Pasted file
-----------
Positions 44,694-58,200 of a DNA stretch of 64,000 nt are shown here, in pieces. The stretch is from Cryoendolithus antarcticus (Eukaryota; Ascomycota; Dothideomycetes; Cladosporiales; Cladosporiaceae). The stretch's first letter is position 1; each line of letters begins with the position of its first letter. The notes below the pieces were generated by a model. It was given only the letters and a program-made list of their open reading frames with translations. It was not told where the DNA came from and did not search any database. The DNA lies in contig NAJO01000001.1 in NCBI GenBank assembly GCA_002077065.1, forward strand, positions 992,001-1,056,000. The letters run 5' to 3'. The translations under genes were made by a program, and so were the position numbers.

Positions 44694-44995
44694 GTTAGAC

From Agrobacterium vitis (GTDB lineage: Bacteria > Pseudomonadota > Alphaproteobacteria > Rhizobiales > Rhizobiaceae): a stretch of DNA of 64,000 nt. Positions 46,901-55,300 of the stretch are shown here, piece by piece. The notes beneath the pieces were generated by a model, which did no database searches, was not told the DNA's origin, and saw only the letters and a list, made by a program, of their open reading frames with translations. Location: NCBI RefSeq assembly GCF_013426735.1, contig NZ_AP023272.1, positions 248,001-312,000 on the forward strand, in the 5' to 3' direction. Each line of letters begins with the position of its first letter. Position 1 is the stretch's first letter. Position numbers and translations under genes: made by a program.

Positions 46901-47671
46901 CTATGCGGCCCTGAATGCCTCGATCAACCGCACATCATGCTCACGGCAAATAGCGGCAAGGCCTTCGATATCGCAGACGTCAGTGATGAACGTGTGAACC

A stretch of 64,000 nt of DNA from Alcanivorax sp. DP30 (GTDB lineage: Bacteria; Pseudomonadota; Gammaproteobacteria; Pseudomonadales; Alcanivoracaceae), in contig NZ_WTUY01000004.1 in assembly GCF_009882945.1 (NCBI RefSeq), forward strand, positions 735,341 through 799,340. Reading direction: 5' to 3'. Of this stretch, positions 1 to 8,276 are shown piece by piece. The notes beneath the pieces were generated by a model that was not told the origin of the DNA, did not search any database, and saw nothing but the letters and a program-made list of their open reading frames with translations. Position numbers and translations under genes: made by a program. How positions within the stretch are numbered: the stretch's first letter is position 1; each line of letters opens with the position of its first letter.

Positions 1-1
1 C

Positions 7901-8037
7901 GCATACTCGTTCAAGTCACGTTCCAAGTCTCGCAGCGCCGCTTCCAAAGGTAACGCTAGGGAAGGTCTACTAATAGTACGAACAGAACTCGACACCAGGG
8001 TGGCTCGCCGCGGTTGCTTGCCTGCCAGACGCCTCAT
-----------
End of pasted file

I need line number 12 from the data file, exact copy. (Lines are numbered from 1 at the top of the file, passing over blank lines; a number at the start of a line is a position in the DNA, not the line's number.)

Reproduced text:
8001 TGGCTCGCCGCGGTTGCTTGCCTGCCAGACGCCTCAT